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Tony Phillips

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Keith Anthony Phillips

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[edit] Biographical Information

When Albert Belle was acquired by the Chicago White Sox in 1997, he requested to wear Tony Phillips' uniform number, # 8. Phillips then stated that he was going to switch to a number that nobody would ever ask for again, and wore # 73 that season, even after being traded to the Anaheim Angels.

On June 5, 1994, playing for the Detroit Tigers, Phillips led off the bottom of the 1st inning with a homer off Scott Erickson of the Minnesota Twins, then hit a second homer off Erickson in the 8th in a game the Tigers won, 5-3. What made the game memorable was the Twins' own leadoff hitter, Chuck Knoblauch also homered to lead off the game, and added a second homer in the 7th inning. It was the first time that both leadoff hitters had gone deep to start the game, and homered again later in the contest. the feat was reproduced on August 13, 2013, by Brad Miller of the Seattle Mariners and Ben Zobrist of the Tampa Bay Rays.

Phillips was the 4th major leaguer to homer on his 40th birthday, following Bob Thurman (1957), Joe Morgan (1983) and Wade Boggs (just a year before Phillips). It was 13 years until Chipper Jones became the 5th.

Upon his retirement from baseball, he became the record holder for most games (2,161), plate appearances (9,110), at-bats (7,617), runs scored (1,300) and walks (1,319) among all players to never make an All-Star Game in the All-Star era.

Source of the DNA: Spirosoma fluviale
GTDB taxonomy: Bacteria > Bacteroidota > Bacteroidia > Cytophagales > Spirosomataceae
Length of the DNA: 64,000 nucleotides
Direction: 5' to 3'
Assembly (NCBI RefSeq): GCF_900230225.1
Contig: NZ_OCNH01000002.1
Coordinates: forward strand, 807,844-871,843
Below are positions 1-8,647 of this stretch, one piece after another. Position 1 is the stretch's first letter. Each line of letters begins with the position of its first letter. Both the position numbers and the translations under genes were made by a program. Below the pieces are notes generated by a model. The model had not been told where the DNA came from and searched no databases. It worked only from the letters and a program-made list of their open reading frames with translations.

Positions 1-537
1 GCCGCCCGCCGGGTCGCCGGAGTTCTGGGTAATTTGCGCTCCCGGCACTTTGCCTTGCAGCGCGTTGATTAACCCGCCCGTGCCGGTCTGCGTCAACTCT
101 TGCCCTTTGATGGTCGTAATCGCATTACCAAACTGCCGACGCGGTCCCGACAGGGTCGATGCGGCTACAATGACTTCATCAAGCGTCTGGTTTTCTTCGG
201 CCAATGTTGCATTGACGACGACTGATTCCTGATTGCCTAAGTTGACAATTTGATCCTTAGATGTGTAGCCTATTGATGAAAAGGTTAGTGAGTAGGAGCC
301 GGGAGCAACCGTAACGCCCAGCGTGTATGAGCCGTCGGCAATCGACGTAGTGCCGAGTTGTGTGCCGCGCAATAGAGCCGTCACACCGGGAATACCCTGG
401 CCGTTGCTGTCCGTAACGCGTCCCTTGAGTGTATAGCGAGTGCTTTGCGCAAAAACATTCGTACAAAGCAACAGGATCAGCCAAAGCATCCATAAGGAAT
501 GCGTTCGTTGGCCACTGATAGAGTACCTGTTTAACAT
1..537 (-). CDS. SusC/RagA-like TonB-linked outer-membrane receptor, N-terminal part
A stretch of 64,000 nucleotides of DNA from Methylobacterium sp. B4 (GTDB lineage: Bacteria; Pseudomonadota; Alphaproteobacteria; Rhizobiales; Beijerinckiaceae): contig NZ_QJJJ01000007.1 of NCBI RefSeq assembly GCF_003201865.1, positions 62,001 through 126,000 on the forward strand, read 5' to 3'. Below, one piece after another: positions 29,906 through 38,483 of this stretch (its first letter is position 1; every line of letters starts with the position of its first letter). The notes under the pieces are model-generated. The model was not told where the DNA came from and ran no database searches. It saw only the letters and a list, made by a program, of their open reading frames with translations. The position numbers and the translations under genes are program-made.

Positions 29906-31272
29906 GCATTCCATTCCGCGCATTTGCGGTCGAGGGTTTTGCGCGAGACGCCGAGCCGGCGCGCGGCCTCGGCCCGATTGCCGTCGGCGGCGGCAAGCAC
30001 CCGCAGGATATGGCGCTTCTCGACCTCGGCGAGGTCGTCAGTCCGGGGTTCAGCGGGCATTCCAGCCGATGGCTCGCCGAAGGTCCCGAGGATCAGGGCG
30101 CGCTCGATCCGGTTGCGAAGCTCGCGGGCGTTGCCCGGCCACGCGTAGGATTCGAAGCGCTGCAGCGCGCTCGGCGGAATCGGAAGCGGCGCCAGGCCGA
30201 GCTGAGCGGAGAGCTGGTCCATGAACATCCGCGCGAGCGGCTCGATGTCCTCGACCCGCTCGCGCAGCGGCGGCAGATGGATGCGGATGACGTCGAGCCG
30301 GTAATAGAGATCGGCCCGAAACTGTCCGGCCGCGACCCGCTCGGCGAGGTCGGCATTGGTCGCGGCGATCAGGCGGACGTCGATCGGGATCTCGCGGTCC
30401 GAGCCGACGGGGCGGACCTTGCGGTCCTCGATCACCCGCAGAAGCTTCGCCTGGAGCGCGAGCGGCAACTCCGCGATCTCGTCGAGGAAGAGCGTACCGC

In 2011, at the age of 52, Phillips was still active in professional baseball, playing 3B for the Yuma Scorpions of the independent North American League. He made national news on August 9th for starting a brawl with another former major leaguer, Chico Outlaws manager Mike Marshall. When order was restored, Yuma manager Jose Canseco decided to forfeit the game, fearing for his players' safety, he claimed. Phillips was handed a three-game suspension for his actions, as was Marshall.

[edit] Notable Achievements

  • AL Runs Scored Leader (1992)
  • 2-time AL Bases on Balls Leader (1993 & 1996)
  • 20-Home Run Seasons: 1 (1995)
  • 100 Runs Scored Seasons: 4 (1992, 1993, 1995 & 1996)
  • Won a World Series with the Oakland Athletics in 1989

[edit] Further Reading

  • Mike Blum: "Baseball Hero Comes Home Again: World Series Star Tony Phillips Has Day in His Honor", The Atlanta Journal Constitution, December 28, 1989, pp. H14-.
  • Steve Dilbeck: "Tony Phillips, Two People", USA Today, Arlington, VA, July 22, 1997, pp. S12-.
  • Greg Guss: "All the Rage: Fiery Tony Phillips Ignites Yet Another Club", Sport, Volume 87, Number 10, October 1996, pp. 71-73.
  • Henry Hecht: "The A's Get a Tony Award", Sports Illustrated, Volume 64, Number 22, June 2, 1986. [1]
  • Johnette Howard: "Dynamite Tony Phillips, Anaheim's Diminutive and Explosive Star, Booms Out Hits and Invective", Sports Illustrated, Volume 86, Number 26, June 30, 1997. [2]
  • Tim Kurkjian: "No Futility in Utility", Sports Illustrated, Volume 75, Number 1, July 1, 1991, pp. 54. [3]
  • Tim Kurkjian: "The Feisty Phillips Has Ignited The White Sox", Sports Illustrated, Volume 84, Number 23, June 10, 1996. [4]
  • Eric Noland: "Alone at the Top: With Tony Phillips Hitting Leadoff, the Angels Sizzled in '95 so Is It a Surprise the White Sox Are Hot with Him there in '96?", Daily News of Los Angeles, June 19, 1996, pp. S1-. [5]
  • Bob Ryan: "Tony Phillips Masters Art of Gaining a Winning Edge", Baseball Digest, Volume 54, Number 12, December 1995, pp. 70-.
  • Paul Sullivan: "Tony the Tornado: Phillips Keeps Thing in a Whirl for the Sox", Chicago Tribune, June 23, 1996, pp. 1-.
  • "Tony Phillips Excels in Leadoff Position", Baseball Digest, Volume 54, Number 12, December 1995, pp. 72-.

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